And perhaps in the context of MW2, the Chopper Gunner (and similar killstreak rewards, such as the AC-130, Predator Missile, and Tactical Nuke) are in poor taste. However, I think that these gameplay elements might be used to create an educational game in which players are encouraged to engage in a dialogue about the use of these weapons in modern warfare, as a means to better understand the frightening (and often secret) means by which the United States perpetuates its hegemony over the world. Perhaps if people were encouraged to play a game in which they were viscerally exposed to the horrors of a Predator missile barrage, they might become more opposed to the war effort.

I plan to write more about this in the coming days, but I thought that the release of this video would be a good occasion to start a conversation about how video games like Modern Warfare 2 might be used positively, to expose people to the horrors and true human toll of modern warfare.

Monday, March 22, 2010

Great Villains of the 1980's: William Atherton

Today I'm rolling out a new series of columns here at Cirroc, in which I pay tribute the actors who brought us the most memorable villains of the 1980's. Every era has a handful of actors who find themselves typecast as the heavy, but for my money, the 1980's had the best array of jerks, archenemies, demented authority figures, and masters of the slow burn.

I begin with one of the biggest standouts: William Atherton.

Atherton had a string of hits in the mid-1980's, and for a while he was the go-to guy for the insufferable yuppie villain. The kind of guy who slowly gets under your skin with his unctuousness and his cheap, government-salary suits. This guy was literally born with his chin upturned at a 45-degree angle. He was the perfect villain for the Reagan era. In three of his big blockbuster roles, he plays different manifestations of the liberal bogeyman: in Die Hard, a reporter (and member of the liberal media) who endangers the safety of blue collar police officer Bruce Willis; in Ghostbusters, a nosy EPA agent whose strict observance of regulations destroys a small business (and hastens Armageddon); and in Real Genius, a corrupt academic who sleeps with his students and defrauds the government. I think Atherton was probably a dick in real life, too, because he hasn't had much work since the 1980's. Even the Die Hard series left him behind after part 2.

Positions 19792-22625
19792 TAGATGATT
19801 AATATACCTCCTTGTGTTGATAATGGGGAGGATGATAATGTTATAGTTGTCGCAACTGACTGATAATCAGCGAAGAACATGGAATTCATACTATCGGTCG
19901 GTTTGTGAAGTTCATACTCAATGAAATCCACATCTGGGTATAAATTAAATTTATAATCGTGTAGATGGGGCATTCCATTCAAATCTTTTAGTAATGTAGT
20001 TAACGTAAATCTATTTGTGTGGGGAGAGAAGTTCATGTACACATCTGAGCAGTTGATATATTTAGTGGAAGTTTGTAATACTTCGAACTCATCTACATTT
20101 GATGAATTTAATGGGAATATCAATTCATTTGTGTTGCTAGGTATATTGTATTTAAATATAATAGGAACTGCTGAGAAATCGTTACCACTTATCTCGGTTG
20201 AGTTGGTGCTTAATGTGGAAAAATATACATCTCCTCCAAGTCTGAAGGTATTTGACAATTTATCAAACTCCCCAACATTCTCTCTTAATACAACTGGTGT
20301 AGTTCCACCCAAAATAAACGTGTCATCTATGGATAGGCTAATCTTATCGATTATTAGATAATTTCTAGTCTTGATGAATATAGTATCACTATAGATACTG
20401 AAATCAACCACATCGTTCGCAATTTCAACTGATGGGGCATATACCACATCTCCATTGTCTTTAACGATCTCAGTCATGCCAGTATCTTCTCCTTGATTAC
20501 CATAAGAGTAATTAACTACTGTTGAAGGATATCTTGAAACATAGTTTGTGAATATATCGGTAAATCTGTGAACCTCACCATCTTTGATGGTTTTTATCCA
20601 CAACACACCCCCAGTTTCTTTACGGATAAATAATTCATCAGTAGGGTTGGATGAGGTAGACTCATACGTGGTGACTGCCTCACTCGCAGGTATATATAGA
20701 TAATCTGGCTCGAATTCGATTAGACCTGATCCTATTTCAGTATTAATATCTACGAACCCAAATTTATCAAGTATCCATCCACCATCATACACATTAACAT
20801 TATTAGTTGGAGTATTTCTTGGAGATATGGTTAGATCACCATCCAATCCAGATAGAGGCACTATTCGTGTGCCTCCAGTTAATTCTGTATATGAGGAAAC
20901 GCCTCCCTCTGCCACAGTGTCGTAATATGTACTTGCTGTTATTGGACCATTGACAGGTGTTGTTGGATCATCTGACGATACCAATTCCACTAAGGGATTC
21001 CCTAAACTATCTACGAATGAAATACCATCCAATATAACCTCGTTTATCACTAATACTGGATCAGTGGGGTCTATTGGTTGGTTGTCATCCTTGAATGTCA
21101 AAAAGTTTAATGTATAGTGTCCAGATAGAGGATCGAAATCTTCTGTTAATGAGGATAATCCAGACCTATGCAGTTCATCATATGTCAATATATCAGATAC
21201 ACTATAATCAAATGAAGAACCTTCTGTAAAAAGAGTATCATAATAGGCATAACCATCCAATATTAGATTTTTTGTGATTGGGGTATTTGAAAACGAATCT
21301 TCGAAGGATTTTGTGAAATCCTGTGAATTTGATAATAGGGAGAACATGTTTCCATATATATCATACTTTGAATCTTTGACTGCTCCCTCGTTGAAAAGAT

Dick or no, I salute Atherton and his worthy contribution to 1980's pop culture. Put on Ghostbusters the movie (or the new video game, which features his voice acting), and pay tribute to this classic commie pinko villain.

Next week: Michael Ironside

Wednesday, February 10, 2010

Pseudo-Pulled-Pork BBQ Sandwiches!

Pseudo-Pulled-Pork BBQ Sandwiches, starring Spaghetti Squash

File this under my growing list of "interesting things to make with squash." Spaghetti squash has a stringy consistency and sweet, subtle flavor that makes it a nice substitute for pork for all you vegans and followers of Abrahamic faiths.

Here's what you need to do:

* Get yourself a normal sized spaghetti squash, pretty easy to find these
days at your local supermarket.
* You'll need an onion, either an entire yellow onion or half of one,
depending on the size, chopped.
* A couple of cloves of garlic.
* Salt and pepper, to taste.
* Some potato buns, or the bread of your choice.
* Dill pickles!
* And then, the barbeque sauce of your choice. I used Hot n' Spicy Bill Johnson's Big Apple Bar-B-Que Sauce, a long-time local favorite, but you can feel free to substitute or make your own.

First, the squash.

Preheat your oven to 375 degrees and slice the spaghetti squash in half, lengthwise. De-seed, pull out the guts, and cover each half in oil. Cover a baking pan in oil as well. Put the two halves in the oven and roast for about 45 minutes, flipping once. Pull out of the oven and peel off the skin. The water in the squash should have dried up, leaving the squash loose and stringy and easy to peel apart. Peel off the squashy spaghetti strands and put them on a plate. (Roast the seeds as a snack, if you feel so inclined.)

Now, heat up a saute pan to medium and pour a tablespoon of oil. Toss the diced onions in a saute pan and cook until transparent, about 2-3 minutes. Toss in the garlic and cook until fragrant, about 30 seconds. Now mix in the spaghetti squash and turn the heat down to about 3. Pour in about 3-4 tablespoons of barbeque sauce. Cover and simmer, mixing occasionally, adding salt and pepper, for about 20 minutes.

Then just pile the squash on your buns and eat! Put some dill pickle slices on top. Serves 6-8.